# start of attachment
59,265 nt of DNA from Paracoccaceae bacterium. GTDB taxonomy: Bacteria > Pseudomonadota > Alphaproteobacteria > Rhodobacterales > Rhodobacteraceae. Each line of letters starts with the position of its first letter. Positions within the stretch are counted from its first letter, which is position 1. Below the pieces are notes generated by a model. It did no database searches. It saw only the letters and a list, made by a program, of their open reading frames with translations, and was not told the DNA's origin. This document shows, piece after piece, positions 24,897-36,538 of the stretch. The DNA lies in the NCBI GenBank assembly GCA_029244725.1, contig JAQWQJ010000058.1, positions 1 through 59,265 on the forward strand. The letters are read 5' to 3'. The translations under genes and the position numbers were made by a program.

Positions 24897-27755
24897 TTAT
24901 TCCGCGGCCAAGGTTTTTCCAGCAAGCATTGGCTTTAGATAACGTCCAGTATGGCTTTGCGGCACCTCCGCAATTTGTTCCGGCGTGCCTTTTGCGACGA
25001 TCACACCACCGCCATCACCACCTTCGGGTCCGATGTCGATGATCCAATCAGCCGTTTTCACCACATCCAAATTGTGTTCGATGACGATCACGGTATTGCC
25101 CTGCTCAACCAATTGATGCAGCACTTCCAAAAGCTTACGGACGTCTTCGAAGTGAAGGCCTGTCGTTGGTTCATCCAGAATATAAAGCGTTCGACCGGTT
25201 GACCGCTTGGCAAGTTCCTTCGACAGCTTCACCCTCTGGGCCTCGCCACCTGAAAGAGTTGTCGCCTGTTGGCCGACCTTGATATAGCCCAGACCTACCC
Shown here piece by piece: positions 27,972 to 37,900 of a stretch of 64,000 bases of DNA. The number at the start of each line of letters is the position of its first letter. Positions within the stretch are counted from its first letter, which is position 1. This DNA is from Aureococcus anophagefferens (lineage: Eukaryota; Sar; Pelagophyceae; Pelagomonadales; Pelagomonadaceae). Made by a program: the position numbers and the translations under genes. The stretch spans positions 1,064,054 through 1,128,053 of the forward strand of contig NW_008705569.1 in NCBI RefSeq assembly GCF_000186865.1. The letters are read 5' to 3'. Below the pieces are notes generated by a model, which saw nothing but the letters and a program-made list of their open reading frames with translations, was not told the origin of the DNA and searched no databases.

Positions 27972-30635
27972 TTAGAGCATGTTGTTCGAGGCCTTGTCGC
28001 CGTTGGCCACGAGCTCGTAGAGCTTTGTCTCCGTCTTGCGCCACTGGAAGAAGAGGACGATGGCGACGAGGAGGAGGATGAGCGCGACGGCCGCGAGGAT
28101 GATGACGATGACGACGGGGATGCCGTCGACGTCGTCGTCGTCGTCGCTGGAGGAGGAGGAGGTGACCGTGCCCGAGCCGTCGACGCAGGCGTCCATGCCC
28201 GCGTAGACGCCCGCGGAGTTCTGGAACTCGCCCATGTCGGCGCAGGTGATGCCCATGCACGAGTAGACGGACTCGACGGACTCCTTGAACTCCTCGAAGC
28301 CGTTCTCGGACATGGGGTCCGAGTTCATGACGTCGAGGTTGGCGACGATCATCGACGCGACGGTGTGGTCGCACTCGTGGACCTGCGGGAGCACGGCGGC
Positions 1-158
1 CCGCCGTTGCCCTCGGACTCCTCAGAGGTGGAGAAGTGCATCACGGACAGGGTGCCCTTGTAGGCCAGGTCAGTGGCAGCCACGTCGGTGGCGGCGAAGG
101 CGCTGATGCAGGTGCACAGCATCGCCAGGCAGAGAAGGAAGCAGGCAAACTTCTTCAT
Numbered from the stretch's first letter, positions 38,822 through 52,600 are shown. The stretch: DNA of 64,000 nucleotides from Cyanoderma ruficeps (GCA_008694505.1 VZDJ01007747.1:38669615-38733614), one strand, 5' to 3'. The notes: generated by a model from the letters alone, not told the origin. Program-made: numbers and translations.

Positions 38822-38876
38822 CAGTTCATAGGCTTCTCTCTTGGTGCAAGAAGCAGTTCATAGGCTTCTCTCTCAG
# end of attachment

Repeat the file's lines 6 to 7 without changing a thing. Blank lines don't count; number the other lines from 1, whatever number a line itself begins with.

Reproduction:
25101 CTGCTCAACCAATTGATGCAGCACTTCCAAAAGCTTACGGACGTCTTCGAAGTGAAGGCCTGTCGTTGGTTCATCCAGAATATAAAGCGTTCGACCGGTT
25201 GACCGCTTGGCAAGTTCCTTCGACAGCTTCACCCTCTGGGCCTCGCCACCTGAAAGAGTTGTCGCCTGTTGGCCGACCTTGATATAGCCCAGACCTACCC